Citigroup will pay the mortgage finance giant
Fannie Mae nearly 1 billion dollars to compensate the taxpayer-backed
company for troubled home loans, the company said Monday.
New York-based Citigroup, the third-largest US bank by assets, will transfer 968 million dollars for current troubled loans and to resolve any future claims on 3.7 million mortgage loans that might sour, Citigroup said in a statement. Those loans were made between 2000 and 2012 and were purchased by Fannie Mae.
The payments from Citigroup are covered by existing reserves, the company said, but it will add 245 million dollars to its reserves in the second quarter.
Citigroup and other large US banks, including Bank of America have been pressed to buy back troubled mortgages as Fannie Mae and the other US taxpayer-backed mortgage finance giant, Freddie Mac, seek cash to repay a government bailout they received after the 2008 financial crisis.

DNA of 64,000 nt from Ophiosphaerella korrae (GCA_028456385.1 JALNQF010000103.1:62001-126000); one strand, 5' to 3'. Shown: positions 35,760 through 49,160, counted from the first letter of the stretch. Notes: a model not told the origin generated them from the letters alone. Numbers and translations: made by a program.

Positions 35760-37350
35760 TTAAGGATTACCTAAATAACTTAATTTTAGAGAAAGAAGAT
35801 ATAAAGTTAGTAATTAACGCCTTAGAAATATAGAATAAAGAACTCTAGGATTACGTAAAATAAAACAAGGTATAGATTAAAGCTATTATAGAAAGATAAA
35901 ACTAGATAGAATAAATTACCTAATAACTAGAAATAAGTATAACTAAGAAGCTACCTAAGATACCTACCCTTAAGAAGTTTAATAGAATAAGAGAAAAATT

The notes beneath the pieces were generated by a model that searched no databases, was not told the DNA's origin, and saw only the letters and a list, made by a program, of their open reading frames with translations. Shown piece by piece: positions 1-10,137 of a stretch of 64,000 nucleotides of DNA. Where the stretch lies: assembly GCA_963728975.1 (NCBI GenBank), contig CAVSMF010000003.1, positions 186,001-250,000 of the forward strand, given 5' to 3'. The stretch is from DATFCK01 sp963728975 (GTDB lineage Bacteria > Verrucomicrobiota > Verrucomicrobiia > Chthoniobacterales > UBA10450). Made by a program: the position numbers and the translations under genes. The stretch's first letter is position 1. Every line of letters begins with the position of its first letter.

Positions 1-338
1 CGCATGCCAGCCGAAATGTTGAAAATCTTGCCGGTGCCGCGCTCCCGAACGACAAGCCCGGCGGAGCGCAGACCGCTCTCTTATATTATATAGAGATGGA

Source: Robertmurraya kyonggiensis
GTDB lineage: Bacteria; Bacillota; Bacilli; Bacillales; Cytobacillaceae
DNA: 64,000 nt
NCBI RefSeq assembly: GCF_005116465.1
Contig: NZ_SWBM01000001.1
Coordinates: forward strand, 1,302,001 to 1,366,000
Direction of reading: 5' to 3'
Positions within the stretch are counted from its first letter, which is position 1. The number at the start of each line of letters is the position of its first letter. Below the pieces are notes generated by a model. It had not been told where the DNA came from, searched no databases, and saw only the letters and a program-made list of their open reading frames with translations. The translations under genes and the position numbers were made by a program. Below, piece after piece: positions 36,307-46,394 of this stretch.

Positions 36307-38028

Fannie Mae and Freddy Mac rank among the biggest buyers of home loans. They typically promise refunds if the mortgages lack accurate data about borrowers and the property itself.
Citigroup and other banks sold off millions in mortgages to the government entities, which repackaged them into mortgage-backed securities. In many cases borrowers defaulted, causing huge losses for Fannie Mae and Freddy Mac.
Bank of America, the second-largest US lender by assets, agreed in January to pay Fannie Mae a total of 11.7 billion dollars to compensate for faulty mortgages and to buy back mortgages that could have resulted in future losses for the government.
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